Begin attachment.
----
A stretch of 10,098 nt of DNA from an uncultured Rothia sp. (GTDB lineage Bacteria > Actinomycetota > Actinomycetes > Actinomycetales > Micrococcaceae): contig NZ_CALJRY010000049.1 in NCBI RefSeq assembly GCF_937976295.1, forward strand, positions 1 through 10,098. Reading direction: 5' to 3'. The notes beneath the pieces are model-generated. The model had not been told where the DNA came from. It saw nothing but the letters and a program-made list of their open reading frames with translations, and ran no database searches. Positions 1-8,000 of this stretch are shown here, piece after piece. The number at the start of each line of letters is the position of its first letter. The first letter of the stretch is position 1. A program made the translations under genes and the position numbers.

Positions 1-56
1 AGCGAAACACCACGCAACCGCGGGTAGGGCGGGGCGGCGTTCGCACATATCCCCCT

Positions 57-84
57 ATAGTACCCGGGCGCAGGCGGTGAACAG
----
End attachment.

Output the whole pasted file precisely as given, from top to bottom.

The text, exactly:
A stretch of 10,098 nt of DNA from an uncultured Rothia sp. (GTDB lineage Bacteria > Actinomycetota > Actinomycetes > Actinomycetales > Micrococcaceae): contig NZ_CALJRY010000049.1 in NCBI RefSeq assembly GCF_937976295.1, forward strand, positions 1 through 10,098. Reading direction: 5' to 3'. The notes beneath the pieces are model-generated. The model had not been told where the DNA came from. It saw nothing but the letters and a program-made list of their open reading frames with translations, and ran no database searches. Positions 1-8,000 of this stretch are shown here, piece after piece. The number at the start of each line of letters is the position of its first letter. The first letter of the stretch is position 1. A program made the translations under genes and the position numbers.

Positions 1-56
1 AGCGAAACACCACGCAACCGCGGGTAGGGCGGGGCGGCGTTCGCACATATCCCCCT

Positions 57-84
57 ATAGTACCCGGGCGCAGGCGGTGAACAG